Is my story good enough to publish?

September 24, 2014   Tags: , , , , , , , , , , 🕑 8 minutes read

Before hiring a ghostwriter, many people want to know if their story is “good enough”.  OK, let’s see if it is.

Many people who approach us to help them write their books want to know what we think of their story.  They ask if it’s good enough.  They want to know if they have a bestseller. Can their story keep readers perched on the edge of their seats, drooling for more?

Of course, the bestseller question comes too early, given how many factors go into the making of a bestseller (I list some of them here).  But it’s a fair question to ask if their story is good enough to be published – or more to the point, whether it is good enough to be worth publishing.

Do you have an interesting story?

I always answer in the same manner, which goes something like this, “Most stories are fascinating, and yours probably is, too.  If you think you have an interesting story, you probably do.  All it takes is a good writer to bring forward the interest, the emotions and the characters – to bring it to life.”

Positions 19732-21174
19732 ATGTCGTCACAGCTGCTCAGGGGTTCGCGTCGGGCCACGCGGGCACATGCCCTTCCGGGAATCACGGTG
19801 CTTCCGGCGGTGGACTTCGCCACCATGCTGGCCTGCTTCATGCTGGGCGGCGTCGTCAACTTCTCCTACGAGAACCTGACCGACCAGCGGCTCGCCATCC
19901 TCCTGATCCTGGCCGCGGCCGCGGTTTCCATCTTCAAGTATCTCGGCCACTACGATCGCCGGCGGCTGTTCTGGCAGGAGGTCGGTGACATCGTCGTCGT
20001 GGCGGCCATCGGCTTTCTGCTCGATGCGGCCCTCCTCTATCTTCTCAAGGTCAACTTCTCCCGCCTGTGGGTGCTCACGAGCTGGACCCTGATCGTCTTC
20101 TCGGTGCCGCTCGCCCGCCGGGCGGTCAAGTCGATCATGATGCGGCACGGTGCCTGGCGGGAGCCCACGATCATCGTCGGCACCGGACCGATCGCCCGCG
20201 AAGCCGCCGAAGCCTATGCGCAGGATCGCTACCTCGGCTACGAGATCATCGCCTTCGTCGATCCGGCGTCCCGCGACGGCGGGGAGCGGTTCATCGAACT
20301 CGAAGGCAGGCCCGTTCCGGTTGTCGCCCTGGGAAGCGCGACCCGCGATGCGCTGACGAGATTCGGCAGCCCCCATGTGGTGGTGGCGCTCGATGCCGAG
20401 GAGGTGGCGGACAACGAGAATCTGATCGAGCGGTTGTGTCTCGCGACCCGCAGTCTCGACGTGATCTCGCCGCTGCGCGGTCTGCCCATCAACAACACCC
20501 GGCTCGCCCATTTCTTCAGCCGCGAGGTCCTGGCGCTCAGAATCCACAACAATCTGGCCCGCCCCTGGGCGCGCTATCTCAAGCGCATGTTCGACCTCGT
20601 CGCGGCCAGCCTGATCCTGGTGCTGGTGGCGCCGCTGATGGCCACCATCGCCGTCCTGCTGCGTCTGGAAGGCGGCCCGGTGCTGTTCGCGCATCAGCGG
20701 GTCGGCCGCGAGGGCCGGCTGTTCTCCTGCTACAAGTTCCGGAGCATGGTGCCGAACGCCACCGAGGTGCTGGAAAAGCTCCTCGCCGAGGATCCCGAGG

Of course, there are a few stories that really are not interesting at all, but those are pretty rare. For instance, here are a few stories we would not recommend publishing:

  • Watching grass grow
  • Your daily morning routine
  • Thumb twiddling your life away
  • Rust you have known
  • Why you and your brother don’t get along
  • Your grandmother’s “smell”

Most stories are fascinating, but some have more potential than others. So what does make a successful book? Here are my thoughts on the matter. If you are asking, “Is my story good enough to be published?“, read on.

It starts with an idea

It all starts with the idea.  What is the idea for your story?  The idea is the story.  Building on the main idea, the story needs to be developed so that it is interesting.  Ah, there’s a loaded word; “interesting” can mean very different things to different people.  However, here are a few universal elements that makes a story interesting:

Strong emotions.  A compelling story makes us feel the pure joy of victory or love or whatever thrills the main character(s).  Or the pounding of the main character(s) heart in anticipation of a looming threat.  Or the insatiable lust for power.  Or the deep longing to be loved, to escape or to fit in.  Or the burning passion between two characters…or the burning hatred. We need to feel what the characters feel, and the more epic it feels, the better.